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Guns of victory.

by George Blackburn $34.99, McClelland and Stewart

Any of the multitude of readers who enjoyed George Blackburn's Guns of Normandy would agree that it would be a tough act to follow. The author has, indeed, equalled or (in the opinion of some knowledgeable critics) surpassed his earlier work with The Guns of Victory.

The book is an excellent blend of personal experience and the "big picture" describing the operations of the Canadian First Army during the last eight months of the Second World War in Europe.

The author writes of his experiences with the 4th Field Regiment, RCA, which for this ex-infanteer, at least, proved to be a real eye-opener. For instance, while advancing to contact, rifle companies are usually rotated so that the task of the more dangerous "point" is shared -- not so for the Arty Forward Observation Officer who almost invariably is up in front with the leading company. Blackburn's affinity with the infantry -- especially with the RHLI (the Rileys) whose CO, Denis Whitaker, was himself a military author of high repute -- is evident. In turn, the efforts of the gunners were recognized by the units that they supported.

There is a wealth of personal detail -- the living conditions and the emotions of the sharp-end soldier are all well described. There are a host of anecdotes and vignettes, realistically described, that put the reader in the picture more effectively than most books I have read. Nor is humour lacking -- the story of an adopted chicken, "Gunner Hardtack," merits a book in itself.

The descriptions of the Scheldt battles, the bitter winter and the final Rhineland offensive are vividly written. It is unfortunate that while accounts of the Normandy Landings abound, so many Canadians have little or no knowledge of these later ordeals. Perhaps Blackburn and Brigadier Whitaker's works will help to overcome this discrepancy.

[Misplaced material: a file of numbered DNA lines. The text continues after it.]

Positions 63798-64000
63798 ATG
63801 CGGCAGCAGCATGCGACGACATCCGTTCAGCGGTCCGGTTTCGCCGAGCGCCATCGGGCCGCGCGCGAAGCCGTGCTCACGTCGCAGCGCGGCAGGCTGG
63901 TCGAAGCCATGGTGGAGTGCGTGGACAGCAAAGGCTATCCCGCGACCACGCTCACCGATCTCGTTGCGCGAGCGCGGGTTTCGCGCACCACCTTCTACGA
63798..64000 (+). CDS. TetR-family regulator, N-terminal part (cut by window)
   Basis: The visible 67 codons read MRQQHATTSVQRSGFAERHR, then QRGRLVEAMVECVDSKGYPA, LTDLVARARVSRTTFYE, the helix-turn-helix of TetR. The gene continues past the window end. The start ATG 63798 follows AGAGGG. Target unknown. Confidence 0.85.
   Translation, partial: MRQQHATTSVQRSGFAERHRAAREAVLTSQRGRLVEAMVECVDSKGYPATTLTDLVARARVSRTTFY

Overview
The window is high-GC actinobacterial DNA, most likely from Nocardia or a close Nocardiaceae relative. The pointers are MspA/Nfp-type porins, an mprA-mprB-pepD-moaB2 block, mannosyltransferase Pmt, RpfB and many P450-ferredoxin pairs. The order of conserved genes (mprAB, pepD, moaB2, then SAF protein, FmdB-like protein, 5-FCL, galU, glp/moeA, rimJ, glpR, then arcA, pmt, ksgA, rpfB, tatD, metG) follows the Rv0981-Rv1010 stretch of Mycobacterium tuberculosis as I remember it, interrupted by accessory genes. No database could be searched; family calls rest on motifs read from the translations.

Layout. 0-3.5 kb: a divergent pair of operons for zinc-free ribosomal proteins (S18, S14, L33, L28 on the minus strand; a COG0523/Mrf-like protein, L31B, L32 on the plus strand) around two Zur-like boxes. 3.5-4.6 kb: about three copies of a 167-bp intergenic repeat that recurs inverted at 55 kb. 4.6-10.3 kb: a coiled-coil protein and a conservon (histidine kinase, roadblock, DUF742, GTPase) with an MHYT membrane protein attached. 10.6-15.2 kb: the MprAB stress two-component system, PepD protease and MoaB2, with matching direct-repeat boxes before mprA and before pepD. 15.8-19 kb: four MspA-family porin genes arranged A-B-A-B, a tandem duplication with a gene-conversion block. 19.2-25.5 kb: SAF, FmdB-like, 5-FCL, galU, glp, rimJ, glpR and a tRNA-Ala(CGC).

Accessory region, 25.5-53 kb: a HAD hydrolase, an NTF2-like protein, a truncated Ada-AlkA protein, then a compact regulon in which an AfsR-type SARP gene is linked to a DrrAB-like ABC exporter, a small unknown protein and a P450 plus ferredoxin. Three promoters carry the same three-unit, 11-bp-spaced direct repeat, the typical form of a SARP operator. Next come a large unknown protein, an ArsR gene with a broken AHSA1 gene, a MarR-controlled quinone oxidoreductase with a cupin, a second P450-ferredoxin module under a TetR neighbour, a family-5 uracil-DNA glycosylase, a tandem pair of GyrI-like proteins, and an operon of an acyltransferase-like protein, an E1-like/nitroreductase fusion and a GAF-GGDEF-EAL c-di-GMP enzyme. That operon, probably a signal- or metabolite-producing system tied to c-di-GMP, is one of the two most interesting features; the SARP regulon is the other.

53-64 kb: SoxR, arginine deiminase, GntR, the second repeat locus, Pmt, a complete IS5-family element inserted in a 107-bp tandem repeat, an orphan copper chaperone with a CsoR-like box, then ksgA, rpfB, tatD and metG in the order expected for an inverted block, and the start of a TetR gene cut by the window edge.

While the dull statistics frequently found in wartime accounts are missing, the author does provide occasional figures which fit in perfectly, and provide provocative pictures of, for example, relative casualties suffered and the sheer weight of artillery fire brought down on the hard-fighting enemy (and by inference, the tremendous logistical challenge of keeping up the ammunition supply). Perhaps an indication of how much the book had "got to me" was when I read the final chapter, which described the final "Resting of the Guns" after VE-Day, prior to their hand-over to the Dutch. I could almost feel George Blackburn's emotions as he bid farewell to his faithful metal comrades-in-arms of such an eventful year, and I even shed a surreptitious tear myself.

The author has promised a "prequel" telling the story of his unit from the arrival of a mixed bag of recruits in 1939 until its landing in Normandy in 1944. I look forward to reading it.

Review by Les Peate
COPYRIGHT 1997 S.R. Taylor Publishing
No portion of this article can be reproduced without the express written permission from the copyright holder.
Copyright 1997 Gale, Cengage Learning. All rights reserved.

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Publication:Esprit de Corps
Article Type:Book Review
Date:May 1, 1997
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